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Lessons from a successful but un-scalable startup

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Frans Nauta takes us through his startup journey. He covers his successes and his mistakes, ultimately making a great series of recommendations for budding entrepreneurs. Frans emphasizes the importance of organization, proper planning, and sustainable work as the tools to building a great company.

This content was produced for the 2011 Amsterdam Fall semester of the Founder Institute by Founder Institute mentor Frans Nauta, entrepreneur and innovation expert. Follow him on Twitter to learn more:
https://twitter.com/fnauta

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Lessons from a successful but un-scalable startup

  1. 1. Lessons from a successful but unscalable startup October 11th, 2011 The Founder Institute, Amsterdam
  2. 2. Lessons from a successful but unscalable startup October 11th, 2011 The Founder Institute, Amsterdam @fnauta
  3. 3. 1993 1997 1999 2000 2003 2005
  4. 4. Startup = Greatest tool to realize your dream
  5. 5. My dream: Catalyst for a smarter country "Vision in action": • Think Tank creates new vision for Netherlands • Translates it into projects • Help with kickstarting projects • Give them away • Organize learning around it
  6. 6. My dream: Catalyst for a smarter country "Vision in action": • Think Tank creates new vision for Netherlands • Translates it into projects • Help with kickstarting projects • Give them away • Organize learning around it Target: 2002 elections knowledge economy is central in coalition agreement
  7. 7. On the The Founder Institute scale • Meaningful: certainly, but on local scale • Enduring: hardly • Technology: no
  8. 8. Digital Playground
  9. 9. Lesson: Ask for real commitment
  10. 10. 2002: Fit • We got a 'CFO' • Restructures in first month • Businessmodel clear - From Sponsor-model, to Consultancy, to service- & projectbureau • Research in other countries, such as Finland • First substantial profit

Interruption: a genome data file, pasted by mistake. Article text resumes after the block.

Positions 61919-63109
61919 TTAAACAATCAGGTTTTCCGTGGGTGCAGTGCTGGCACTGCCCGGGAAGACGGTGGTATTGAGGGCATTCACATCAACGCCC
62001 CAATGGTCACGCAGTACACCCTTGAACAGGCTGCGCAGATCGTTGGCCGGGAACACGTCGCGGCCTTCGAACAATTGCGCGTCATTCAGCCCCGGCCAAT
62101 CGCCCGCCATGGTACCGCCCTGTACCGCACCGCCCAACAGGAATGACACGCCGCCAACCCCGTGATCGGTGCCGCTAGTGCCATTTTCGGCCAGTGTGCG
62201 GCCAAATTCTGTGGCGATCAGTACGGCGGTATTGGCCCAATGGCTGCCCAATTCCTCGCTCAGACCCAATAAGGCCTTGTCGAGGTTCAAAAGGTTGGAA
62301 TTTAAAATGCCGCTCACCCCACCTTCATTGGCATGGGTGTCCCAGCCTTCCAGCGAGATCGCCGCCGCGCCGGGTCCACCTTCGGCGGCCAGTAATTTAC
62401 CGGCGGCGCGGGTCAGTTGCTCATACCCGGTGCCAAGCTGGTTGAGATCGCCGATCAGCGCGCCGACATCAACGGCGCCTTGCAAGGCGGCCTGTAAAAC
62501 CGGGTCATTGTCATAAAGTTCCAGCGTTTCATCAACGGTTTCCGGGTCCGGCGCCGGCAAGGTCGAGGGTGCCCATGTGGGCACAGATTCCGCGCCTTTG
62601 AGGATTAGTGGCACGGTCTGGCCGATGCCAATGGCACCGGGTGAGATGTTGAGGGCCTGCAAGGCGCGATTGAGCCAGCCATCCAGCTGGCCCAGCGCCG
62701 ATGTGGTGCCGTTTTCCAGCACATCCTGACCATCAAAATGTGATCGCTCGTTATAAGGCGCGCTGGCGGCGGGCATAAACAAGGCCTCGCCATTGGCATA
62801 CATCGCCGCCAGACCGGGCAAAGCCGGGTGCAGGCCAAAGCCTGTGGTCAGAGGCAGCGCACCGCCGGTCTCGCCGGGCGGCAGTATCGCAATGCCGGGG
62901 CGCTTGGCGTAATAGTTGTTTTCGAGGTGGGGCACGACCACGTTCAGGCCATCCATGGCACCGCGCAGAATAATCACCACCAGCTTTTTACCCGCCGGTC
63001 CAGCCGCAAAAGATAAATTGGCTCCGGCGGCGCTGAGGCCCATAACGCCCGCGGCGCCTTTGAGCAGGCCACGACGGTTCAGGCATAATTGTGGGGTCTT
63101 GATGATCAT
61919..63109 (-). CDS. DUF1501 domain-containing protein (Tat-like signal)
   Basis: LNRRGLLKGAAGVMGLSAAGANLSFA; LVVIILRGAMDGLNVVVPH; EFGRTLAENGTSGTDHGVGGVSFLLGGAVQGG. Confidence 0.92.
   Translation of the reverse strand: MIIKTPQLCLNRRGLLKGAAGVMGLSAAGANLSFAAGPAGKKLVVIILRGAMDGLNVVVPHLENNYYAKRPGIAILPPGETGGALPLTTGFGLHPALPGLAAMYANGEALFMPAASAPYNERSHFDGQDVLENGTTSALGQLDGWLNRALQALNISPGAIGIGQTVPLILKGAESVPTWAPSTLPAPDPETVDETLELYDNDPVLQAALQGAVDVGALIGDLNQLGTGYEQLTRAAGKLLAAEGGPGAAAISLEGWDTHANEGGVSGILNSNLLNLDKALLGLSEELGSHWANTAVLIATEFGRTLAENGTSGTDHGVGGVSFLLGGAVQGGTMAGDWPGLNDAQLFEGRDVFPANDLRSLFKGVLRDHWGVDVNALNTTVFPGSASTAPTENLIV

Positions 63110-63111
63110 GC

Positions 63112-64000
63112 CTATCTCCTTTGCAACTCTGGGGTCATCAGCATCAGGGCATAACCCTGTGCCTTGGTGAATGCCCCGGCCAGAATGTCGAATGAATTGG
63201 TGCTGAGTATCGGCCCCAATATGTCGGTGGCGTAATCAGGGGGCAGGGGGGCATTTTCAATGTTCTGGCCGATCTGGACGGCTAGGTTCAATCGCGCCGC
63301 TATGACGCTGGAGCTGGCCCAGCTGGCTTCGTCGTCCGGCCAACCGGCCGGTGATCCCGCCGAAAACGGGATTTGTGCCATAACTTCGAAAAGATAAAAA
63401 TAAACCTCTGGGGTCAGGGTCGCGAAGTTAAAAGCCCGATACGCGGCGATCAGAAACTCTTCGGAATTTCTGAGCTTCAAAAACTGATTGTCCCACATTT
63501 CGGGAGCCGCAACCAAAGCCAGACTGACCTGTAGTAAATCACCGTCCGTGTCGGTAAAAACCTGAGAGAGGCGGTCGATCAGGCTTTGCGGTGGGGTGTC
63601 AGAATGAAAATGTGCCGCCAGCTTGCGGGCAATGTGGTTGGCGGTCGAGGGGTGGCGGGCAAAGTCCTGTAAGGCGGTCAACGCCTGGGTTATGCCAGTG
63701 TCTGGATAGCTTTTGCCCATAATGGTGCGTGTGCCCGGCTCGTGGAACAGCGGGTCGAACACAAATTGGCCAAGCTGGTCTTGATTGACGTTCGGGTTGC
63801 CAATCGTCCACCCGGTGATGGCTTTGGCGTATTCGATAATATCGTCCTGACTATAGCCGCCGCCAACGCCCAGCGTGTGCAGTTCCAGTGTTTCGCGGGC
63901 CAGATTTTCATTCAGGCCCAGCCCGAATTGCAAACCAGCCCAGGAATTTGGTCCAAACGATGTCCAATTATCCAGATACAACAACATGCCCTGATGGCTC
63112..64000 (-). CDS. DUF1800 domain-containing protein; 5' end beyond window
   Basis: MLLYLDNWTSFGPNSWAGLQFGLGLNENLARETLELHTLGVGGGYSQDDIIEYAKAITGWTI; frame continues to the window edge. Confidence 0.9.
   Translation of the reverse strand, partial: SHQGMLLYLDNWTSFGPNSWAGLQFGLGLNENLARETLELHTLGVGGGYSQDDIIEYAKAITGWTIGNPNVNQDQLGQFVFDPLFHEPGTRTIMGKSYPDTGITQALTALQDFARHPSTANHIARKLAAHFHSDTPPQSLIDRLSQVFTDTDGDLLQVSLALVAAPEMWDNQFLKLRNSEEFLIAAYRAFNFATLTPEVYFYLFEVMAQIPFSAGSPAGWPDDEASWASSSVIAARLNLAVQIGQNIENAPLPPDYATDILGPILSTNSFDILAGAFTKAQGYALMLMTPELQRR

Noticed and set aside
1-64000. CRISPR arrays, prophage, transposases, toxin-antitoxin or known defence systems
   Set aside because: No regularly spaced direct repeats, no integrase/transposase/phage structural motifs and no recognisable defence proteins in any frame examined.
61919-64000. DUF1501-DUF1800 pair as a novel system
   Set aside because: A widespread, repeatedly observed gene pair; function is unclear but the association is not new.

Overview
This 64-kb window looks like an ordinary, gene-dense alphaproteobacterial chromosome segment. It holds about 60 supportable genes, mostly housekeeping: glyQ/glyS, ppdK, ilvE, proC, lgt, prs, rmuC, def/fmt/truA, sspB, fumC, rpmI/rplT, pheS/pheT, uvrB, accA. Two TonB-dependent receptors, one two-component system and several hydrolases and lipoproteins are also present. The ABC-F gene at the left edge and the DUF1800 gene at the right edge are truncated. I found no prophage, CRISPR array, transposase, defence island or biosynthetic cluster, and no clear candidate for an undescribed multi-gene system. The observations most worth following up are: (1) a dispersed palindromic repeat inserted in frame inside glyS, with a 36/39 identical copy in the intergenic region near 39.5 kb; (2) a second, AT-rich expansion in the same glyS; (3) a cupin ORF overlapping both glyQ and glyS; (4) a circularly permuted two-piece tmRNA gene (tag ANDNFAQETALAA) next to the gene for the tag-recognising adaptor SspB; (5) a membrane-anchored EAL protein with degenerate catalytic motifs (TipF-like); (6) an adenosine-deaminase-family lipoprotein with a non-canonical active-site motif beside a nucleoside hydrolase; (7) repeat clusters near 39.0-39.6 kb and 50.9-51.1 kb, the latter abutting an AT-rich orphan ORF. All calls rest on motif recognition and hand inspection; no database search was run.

11. 11. 2003: Mission accomplished • We create Knowledge economy hype • and we become a hype • Knowledge economy is part of the coalition agreement • I start working in The Hague as secretary of innovation for the Prime Minister
  12. 12. Lesson: Acquisition is not holy
  13. 13. Lessons on money • Avoid what seems easy money (subsidy, sponsors), it makes you stupid and creates huge transactional costs (and find a launching customer) • Even if you think money is not important, you still need a scalable business model, or you will get bored
  14. 14. Lessons on me • Startup is the best way to discover your strengths and weaknesses, make sure you find great people to cover your weaknesses • Working > 80 hours structurally is not cool, it means you're not organized effectively and wearing yourself out • A startup is a marathon: see yourself as a top sporter, and take care of yourself that way
  15. 15. Lessons on people • It's amazing how easy it is to get people to listen to you if you truly believe in something • Your team is by far your most important asset, so never accept anyone in the team because he's 'a friend of a friend' or because he's just 'OK' • Find truly great coaches and mentors (not famous ones, they are to busy)
  16. 16. More lessons • Look outside the Netherlands • Design is crucial, the love for detail shows you are really serious about your dream • You'll be pretty incompatible with large organizations after doing a startup

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